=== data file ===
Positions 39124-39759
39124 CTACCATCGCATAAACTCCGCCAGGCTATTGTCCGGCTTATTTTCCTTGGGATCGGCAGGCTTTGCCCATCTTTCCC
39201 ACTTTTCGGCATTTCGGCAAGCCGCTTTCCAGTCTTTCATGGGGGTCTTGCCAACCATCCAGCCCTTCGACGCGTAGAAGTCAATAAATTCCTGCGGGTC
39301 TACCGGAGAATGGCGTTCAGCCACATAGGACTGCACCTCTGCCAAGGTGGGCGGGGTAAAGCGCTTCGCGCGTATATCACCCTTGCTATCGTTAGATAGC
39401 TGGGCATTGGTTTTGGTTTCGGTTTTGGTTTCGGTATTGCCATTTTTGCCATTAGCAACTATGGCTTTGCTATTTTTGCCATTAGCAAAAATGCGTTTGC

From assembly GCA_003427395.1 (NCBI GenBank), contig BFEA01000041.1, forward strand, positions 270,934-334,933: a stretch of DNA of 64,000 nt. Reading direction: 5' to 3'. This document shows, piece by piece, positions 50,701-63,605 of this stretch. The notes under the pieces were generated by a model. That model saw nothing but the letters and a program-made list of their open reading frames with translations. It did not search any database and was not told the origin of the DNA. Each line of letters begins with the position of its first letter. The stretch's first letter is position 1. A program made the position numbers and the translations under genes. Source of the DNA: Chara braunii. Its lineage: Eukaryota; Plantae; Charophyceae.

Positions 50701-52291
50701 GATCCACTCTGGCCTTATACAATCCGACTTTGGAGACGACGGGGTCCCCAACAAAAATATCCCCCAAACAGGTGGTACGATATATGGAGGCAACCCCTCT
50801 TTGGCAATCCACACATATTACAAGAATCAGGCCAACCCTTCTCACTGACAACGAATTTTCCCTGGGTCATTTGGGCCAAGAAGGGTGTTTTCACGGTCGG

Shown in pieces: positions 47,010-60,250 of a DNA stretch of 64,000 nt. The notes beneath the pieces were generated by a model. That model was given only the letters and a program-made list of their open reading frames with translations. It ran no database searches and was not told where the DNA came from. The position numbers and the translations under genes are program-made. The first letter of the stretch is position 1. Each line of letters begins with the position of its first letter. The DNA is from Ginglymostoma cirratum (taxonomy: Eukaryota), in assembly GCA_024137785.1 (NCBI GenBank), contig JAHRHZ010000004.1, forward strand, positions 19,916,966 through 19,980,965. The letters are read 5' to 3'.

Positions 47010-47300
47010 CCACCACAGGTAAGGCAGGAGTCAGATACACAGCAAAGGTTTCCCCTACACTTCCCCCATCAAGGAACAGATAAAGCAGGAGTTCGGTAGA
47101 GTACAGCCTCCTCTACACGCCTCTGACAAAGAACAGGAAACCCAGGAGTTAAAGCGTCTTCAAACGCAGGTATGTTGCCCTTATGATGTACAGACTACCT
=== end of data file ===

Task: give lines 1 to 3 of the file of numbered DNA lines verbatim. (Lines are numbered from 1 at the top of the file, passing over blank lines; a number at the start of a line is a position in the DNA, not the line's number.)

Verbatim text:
Positions 39124-39759
39124 CTACCATCGCATAAACTCCGCCAGGCTATTGTCCGGCTTATTTTCCTTGGGATCGGCAGGCTTTGCCCATCTTTCCC
39201 ACTTTTCGGCATTTCGGCAAGCCGCTTTCCAGTCTTTCATGGGGGTCTTGCCAACCATCCAGCCCTTCGACGCGTAGAAGTCAATAAATTCCTGCGGGTC